[pct-l] Whisky Creek - getting ALL the data in advance
David Hough reading PCT-L
pctl at oakapple.net
Wed Aug 22 19:29:37 CDT 2018
I recently cleaned up a TRT section I'd missed and redid part of the PCT
after many years. Both TRT and PCT were pretty much immaculate, as
one might expect in late August. The Granite Chief Trail back to
Squaw, not so much. I'll be glad never to go down that trail again.
The route was Tahoe City to Ward Creek (camp) to Twin Peaks on the TRT,
then Twin Peaks to Whisky Creek (camp) on the PCT, then continuing
to the Granite Chief Trail. It was a luxury to be able to call a
cab, Anytime Taxi, to get from Squaw to Tahoe City to start. In contrast,
I was never been able to get the taxi in Mammoth to respond when I tried
a few years ago.
The campsites at the Ward Creek bridge was OK, a minor exertion to get down
to the water from the south side of the bridge. Leaving, I noticed
another campsite a little further south that was better situated and might have
had easier water access.
Whisky Creek was an interesting exercise. I had the clues but failed to
connect the dots. I thought perhaps I would have been better clued in if
I had read Yogi or the PCT Water Report, but when I got home I found neither
1137.5 Trailside creek WA 1137
1137.6 Campsite CS 1138
1137.9 Campsite CS 1138B
He does not say WACS anywhere.
you soon start a 1/2 mile traverse across steep, brushy slopes, which
ends just before your trail reaches the floor of a hanging valley.
Here you can walk a few paces over to Whiskey Creek and get water before
the creek plunges over the valley's brink. Anywhere over the next 1/3
mile you can leave the PCT and make a camp near this creek, which usually
flows through midsummer.
Schaffer's text and map correct the topo's spelling Whisky which Halfmile
I hadn't read Schaffer in advance - I usually read it after dinner and
breakfast for background - if I had, I might not have planned on Whisky
Creek or Whiskey Creek in late August, which is past midsummer as far as
I am concerned. All the rustling dry Mule's Ears sounded more like
The upshot is:
At around 1137.7, the trail actually comes close to Whisky Creek, but
not at a campsite. There is no brush impeding you, but there is a 5'
vertical dirt cliff between you and the water.
There are three other places where I noticed smashed-grass routes to the
water, at each of the places mentioned by Halfmile. The one at 1137.5
led, in more than a few paces, to two choices, one down a 5' smooth rock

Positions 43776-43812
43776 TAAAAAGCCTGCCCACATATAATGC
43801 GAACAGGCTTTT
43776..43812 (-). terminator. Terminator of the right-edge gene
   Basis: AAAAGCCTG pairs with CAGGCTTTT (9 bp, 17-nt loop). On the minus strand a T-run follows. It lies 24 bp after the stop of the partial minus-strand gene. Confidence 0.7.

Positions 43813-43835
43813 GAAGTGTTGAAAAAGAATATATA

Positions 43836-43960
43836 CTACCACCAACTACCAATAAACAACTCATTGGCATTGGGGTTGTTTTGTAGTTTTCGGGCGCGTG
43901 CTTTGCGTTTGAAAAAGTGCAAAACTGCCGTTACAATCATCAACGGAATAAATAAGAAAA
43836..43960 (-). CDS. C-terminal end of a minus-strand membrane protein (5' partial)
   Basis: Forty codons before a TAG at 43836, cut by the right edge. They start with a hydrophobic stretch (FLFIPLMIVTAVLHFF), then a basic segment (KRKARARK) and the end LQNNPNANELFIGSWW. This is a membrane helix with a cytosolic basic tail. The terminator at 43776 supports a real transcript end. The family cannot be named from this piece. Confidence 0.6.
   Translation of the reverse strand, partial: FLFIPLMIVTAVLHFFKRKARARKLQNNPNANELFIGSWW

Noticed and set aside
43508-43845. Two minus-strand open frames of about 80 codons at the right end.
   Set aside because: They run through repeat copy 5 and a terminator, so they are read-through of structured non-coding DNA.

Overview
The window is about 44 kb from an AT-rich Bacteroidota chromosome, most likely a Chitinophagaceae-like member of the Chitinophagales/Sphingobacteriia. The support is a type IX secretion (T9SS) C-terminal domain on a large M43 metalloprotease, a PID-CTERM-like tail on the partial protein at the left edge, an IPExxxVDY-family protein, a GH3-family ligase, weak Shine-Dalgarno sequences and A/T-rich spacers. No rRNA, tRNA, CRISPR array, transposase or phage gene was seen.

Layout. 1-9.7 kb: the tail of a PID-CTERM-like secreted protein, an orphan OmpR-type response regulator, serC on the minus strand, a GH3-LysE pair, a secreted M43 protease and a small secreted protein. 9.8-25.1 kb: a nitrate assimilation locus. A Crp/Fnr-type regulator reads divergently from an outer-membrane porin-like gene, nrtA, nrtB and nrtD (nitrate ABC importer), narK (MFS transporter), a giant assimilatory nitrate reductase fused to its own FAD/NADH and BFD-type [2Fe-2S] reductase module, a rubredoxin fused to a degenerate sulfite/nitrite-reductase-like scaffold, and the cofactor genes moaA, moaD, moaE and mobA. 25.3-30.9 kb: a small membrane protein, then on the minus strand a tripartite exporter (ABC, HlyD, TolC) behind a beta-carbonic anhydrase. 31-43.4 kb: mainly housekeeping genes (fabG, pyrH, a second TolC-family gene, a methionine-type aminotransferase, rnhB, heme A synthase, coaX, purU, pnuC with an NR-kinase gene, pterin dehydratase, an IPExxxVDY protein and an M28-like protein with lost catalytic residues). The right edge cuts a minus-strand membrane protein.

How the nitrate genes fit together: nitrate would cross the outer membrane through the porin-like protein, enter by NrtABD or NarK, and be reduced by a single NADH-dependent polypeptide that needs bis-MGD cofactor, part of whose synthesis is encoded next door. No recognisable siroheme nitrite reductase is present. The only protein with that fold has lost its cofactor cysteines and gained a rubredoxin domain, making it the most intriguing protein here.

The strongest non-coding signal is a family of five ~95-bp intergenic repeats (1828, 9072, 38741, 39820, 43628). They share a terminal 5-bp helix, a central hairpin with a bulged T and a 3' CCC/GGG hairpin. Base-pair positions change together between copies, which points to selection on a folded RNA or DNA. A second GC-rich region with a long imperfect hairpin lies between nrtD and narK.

and the other through comparable dense brush. The one at 1137.6 led
to a dry channel - here Whisky Creek was underground perhaps.
The one at 1137.9 led to a lesser descent through more pliable brush,
to water flowing OK but looking to be tending toward funky. I treated it
with no ill effect yet.
No particular moral here - through hikers would have dealt with much worse
by the time they got here, and it was just an annoyance to elderly section
hikers. But southbound through hikers should not rely on Whisky/Whiskey
Creek. Fortunately Five Lakes Creek is not much further and might last
longer. In the other direction, Squaw Creek and Middle Fork American River
were still running, but like Five Lakes Creek and unlike Whisky, they arise
beneath the ski areas and definitely warrant treatment.
On that note, I recently switched from using an MSR pump and elemental
iodine solution to a USB-rechargeable Steri Pen with their Fitsall prefilter.
The prefilter is for keeping visible floaties out. I found I needed
a cup to fill it from shallow water. It claims to fit all common
containers one way or another, but I found that the funnel was a bit too
wide to fit into the mouth of a Sawyer Squeeze bag. On the first
couple of trips, I found that, as advertised, it snapped onto the top
of a Gatorade bottle, very handy with flowing or deeper streams and avoiding
the need for a dipping cup. But on this third outing, it no longer
snapped onto a Gatorade bottle. I don't know if running it through
the dishwasher caused the filter to shrink, or Gatorade subtly changed the
size of its opening. It's what we'd call an undocumented, unsupported
interface in my line of work.
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